And yes, of course it gets tricky fast, see a homeless person asking for money do you just give money? Do you offer a warm human smile and good luck? Do you figure the person is scamming and not exactly homeless? I have friends on the police force who say this happens here in Bellingham: get nice and dirty and grab a spot on the right intersection you can make a decent living begging from cars they claim.

How does a bodhisattva respond to homelessness on the streets? Do you set up an automatic monthly donation to the food bank from your paycheck, I often think that’s probably the most rational response but have I done that? Nope… Tricky.

Another common metaphor for this understanding is the ocean. Each of us is a unique wave on the ocean, no two waves is exactly the same, but we’re all part of one ocean. That metaphor is nice about birth and death too, isn’t it? Waves come and go. They return to the ocean, they emerge from the ocean. And still: if a wave has been traveling across the ocean with a friend wave for a thousand miles it’s a sad thing for them when they reach the shore and smash into nothing – but of course it’s not nothing, they are together as ocean – completely connected. And this way of understanding does help us humans with death a bit. My friend’s friend suddenly crashed onto some kind of internal reef and passed suddenly away. Sad to be sure but it’s not like he was here and now he’s gone. Buddhism lines up with physics here: nothing appears or disappears really – matter is not created or destroyed – it just changes form. Something was animating that particular collection of organs and bones in the bag of skin a minute ago and then the wave crashed into the shore and the stuff of the body becomes a different kind of stuff. It’s only strange to us because we’ve forgotten about the ocean. Because we’ve convinced ourselves each of our little waves is separate from the ocean, can live independently from the ocean. But of course we can’t.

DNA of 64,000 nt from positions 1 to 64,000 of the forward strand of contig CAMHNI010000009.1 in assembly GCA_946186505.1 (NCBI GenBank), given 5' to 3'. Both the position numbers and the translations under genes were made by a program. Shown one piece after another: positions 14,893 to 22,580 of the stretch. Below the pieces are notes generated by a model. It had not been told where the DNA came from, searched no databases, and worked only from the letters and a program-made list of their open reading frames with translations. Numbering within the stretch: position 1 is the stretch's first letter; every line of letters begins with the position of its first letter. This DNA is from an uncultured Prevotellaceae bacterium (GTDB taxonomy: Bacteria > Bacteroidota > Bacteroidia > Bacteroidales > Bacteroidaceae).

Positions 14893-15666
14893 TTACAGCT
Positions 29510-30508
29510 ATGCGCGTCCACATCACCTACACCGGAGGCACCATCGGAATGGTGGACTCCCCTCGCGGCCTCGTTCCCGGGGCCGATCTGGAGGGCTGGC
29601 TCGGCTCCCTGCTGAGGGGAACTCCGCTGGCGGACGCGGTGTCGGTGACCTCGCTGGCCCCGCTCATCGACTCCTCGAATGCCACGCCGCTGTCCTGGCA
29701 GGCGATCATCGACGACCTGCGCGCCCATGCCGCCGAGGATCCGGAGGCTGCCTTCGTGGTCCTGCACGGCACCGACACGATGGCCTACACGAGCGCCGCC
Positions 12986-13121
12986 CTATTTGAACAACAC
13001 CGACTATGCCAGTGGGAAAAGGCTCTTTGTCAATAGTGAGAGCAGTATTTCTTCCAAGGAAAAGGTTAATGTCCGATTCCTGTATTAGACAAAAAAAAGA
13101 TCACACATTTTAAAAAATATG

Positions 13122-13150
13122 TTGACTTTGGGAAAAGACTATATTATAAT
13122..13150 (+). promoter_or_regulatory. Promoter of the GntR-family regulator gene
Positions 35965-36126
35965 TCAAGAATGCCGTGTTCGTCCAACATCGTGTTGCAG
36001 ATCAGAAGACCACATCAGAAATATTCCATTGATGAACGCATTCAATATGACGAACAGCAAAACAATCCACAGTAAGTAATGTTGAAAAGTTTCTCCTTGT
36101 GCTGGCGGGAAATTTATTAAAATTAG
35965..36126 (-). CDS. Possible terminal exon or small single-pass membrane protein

So chapter 3 emphasizes devotion to others because they aren’t really others. That’s a really important nuance. And back to doing slow gradual yoga on our minds: just because that idea sounds neat, or sounds threatening, or sounds any particular way doesn’t transform our hearts. That takes time and so much patience.

Chapter 4 is all about guarding this realization with care. It’s called “Carefulness” in the translation I’m using. Carefulness has maybe a bad rap in some circles. You can get criticized for being too cautious, too careful. But it’s a virtue here: take good care of the world by taking better care of your mind. And taking better care of your mind is absolutely taking care of the whole world.

And this flips our motivation for practice around. We tend to think of practice as something we do for ourselves. We often in the next sentence after “it’s good for me” will say it helps the people in our lives too, but basically we have a kind of separate-self motivation. My days go better if I practice. I feel calmer and more resilience if I practice. I don’t get as easily hooked by the stress of my co-worker if I practice.

True enough as far as it goes – these statements are usually based on experience which is always our trusty guide.

But maybe Shantideva would suggest a bigger view: we practice to take care of everyone, to take care of the world, when I practice work goes better for everyone not just me, when I practice my whole family is more harmonious and there’s less suffering, when I practice I’m kinder and more careful on the road and there are fewer accidents and less stress in traffic (which is less now of course – can we keep that post-Covid?). So we practice as a way of caring for the world.

And so we get to chapter 5 – I’m really excited now because we are soooo close to chapter 6 which is actually the chapter that speaks directly to patience, but I realized it would be a kind of impatient move to just skip chapters 1 to 5 to get to the “good stuff” in the patience chapter.